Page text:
Dairy Study Helps Reject Proposed 2015 Milk Production Restrictions16 September 2013
IRELAND - The Irish Farmers Association National Dairy Committee Chairman Kevin Kiersey said he had seen early findings of a study on the EU milk sector post-2015 carried out for the EU Commission by Ernst and Young, to be published at a forthcoming major EU Commission dairy conference later this month.
Mr Kiersey said the study clearly showed that milk quotas were no longer effective in preserving farmers’ incomes, and that buy-out-type schemes such as those proposed earlier this year by the EU Parliament were ineffective in the face of a globalised dairy market.
Mr Kiersey said he would be meeting Minister Coveney and would call on him to use the ammunition of the study to reject any attempt by fellow Agriculture Council members from other Member States to introduce measures in the new CAP seeking to restrict post-2015 milk production expansion.
“Minister Coveney must not let down Irish dairy farmers by allowing the Agriculture Council prevent them from fulfilling the Food Harvest 2020 targets,” he said.
“I understand that the study clearly states that milk quotas are no longer effective in sustaining farmers’ incomes: this will come as no revelation to Irish dairy farmers who still smart from the 2009 crisis and the new milk price and margin volatility which has resulted from the removal of market supports since 2005,” Mr Kiersey said.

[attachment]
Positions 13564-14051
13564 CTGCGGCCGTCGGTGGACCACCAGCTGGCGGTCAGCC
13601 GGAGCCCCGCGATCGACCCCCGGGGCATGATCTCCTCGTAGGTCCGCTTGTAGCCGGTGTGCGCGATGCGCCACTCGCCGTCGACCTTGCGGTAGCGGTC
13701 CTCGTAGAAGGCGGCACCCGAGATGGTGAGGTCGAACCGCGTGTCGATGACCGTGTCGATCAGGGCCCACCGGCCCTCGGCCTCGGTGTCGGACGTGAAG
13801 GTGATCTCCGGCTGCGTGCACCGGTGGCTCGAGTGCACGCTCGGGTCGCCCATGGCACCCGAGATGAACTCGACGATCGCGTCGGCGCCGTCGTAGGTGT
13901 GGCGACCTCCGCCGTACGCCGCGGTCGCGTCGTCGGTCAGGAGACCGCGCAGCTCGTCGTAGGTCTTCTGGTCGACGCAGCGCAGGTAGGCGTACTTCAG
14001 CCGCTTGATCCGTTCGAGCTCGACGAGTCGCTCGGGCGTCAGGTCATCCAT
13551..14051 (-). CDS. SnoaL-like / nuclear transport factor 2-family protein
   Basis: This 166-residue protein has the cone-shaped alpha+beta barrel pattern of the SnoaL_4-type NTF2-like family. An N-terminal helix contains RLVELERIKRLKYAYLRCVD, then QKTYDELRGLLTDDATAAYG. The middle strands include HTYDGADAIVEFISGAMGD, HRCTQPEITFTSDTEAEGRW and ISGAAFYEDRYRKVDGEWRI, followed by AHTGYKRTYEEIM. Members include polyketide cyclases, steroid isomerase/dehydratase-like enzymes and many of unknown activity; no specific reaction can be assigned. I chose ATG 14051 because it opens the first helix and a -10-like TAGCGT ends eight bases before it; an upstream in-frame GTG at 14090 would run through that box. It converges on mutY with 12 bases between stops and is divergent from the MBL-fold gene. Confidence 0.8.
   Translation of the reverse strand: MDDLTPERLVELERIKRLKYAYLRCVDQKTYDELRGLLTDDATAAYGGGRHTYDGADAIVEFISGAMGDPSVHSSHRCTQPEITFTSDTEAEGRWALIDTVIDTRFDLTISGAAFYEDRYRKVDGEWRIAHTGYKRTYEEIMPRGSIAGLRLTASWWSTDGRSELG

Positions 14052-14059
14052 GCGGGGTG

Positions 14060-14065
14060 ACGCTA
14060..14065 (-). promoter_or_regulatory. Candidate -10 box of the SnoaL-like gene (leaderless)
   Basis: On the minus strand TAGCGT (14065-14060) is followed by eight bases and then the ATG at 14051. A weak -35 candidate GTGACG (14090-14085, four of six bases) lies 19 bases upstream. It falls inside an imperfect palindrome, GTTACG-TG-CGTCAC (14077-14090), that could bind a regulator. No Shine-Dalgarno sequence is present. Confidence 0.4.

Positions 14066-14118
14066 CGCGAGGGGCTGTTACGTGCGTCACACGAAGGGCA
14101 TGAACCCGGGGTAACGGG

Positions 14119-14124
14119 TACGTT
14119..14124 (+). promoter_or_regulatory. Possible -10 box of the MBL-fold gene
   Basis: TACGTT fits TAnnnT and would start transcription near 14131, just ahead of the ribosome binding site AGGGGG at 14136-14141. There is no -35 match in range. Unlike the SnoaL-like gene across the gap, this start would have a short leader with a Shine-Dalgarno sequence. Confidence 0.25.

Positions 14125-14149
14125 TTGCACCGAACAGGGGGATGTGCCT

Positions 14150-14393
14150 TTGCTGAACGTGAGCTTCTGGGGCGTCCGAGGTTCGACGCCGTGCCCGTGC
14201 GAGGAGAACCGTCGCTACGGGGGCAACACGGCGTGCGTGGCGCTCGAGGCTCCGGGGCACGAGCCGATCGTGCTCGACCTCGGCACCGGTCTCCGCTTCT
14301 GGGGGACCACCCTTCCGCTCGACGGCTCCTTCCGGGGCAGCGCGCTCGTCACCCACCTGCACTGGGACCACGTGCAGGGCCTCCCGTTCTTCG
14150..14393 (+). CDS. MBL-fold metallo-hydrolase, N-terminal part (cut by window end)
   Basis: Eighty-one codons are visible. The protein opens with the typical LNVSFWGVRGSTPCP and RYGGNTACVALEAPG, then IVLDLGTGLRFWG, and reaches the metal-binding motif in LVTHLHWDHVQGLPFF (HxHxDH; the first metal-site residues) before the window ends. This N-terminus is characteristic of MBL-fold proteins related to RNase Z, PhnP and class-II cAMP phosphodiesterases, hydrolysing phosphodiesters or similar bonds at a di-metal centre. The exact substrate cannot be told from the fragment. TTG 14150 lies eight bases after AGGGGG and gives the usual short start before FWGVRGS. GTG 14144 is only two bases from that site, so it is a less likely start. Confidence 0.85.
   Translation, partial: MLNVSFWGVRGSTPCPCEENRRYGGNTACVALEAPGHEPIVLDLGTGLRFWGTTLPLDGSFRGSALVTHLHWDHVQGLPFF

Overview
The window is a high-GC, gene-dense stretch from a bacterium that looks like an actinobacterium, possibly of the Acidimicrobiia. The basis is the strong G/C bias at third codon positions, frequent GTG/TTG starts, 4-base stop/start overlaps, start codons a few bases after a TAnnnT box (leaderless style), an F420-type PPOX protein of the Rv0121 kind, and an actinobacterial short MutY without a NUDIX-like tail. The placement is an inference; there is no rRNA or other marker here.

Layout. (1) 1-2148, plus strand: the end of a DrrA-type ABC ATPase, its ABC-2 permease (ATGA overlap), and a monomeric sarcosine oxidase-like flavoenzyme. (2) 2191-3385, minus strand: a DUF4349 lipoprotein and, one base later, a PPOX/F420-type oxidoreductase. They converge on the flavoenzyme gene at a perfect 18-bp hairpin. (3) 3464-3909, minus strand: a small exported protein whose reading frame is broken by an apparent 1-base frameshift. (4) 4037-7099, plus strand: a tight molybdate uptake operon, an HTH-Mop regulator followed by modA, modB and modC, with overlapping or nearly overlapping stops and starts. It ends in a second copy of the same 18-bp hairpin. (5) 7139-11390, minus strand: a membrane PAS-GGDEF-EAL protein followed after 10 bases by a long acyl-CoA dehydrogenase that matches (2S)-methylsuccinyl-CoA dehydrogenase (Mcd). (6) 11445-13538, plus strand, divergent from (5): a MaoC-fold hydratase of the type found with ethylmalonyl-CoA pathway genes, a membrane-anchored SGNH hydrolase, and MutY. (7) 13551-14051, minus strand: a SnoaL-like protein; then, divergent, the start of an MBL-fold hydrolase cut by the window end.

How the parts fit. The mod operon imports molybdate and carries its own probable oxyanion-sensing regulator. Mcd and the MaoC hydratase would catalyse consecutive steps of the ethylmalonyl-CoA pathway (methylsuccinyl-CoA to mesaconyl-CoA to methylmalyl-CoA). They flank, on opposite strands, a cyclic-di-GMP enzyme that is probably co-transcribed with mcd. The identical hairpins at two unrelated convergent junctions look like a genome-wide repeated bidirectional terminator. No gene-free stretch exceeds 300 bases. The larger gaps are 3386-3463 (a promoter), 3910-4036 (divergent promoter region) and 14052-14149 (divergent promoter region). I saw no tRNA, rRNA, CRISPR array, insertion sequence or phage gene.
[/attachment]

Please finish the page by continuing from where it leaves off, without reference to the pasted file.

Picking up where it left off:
“The study also suggests that the milk quota regime played an important part in maintaining the dairy activity in mountainous and disadvantaged areas. I firmly believe, in a small country such as Ireland, an efficient, well co-ordinated dairy industry can collect and process milk from farmers in every region with or without quota,” he said.
“Finally, the study states that buy-out schemes, such as the one proposed by MEP Michel Dantin and adopted by the EU Parliament earlier this year, which would incentivise voluntary production reduction and penalise expansion by individual farmers, are not effective. Again, this comes as no surprise to Irish dairy farmers, whose milk price depends as much on what happens in New Zealand or the US as it does on what happens in the EU,” he said.
“A number of proposals aiming at restricting or discouraging production expansion post-2015 in a bid to address market imbalances have been mooted by a number of Member States. It has been clear to IFA for quite some time, and is now confirmed by the Ernst and Young study, that those proposals cannot be effective, and Minister Coveney must ensure they do not prevent Irish dairy farmers from fulfilling the Food Harvest 2020 expansion targets,” he concluded.
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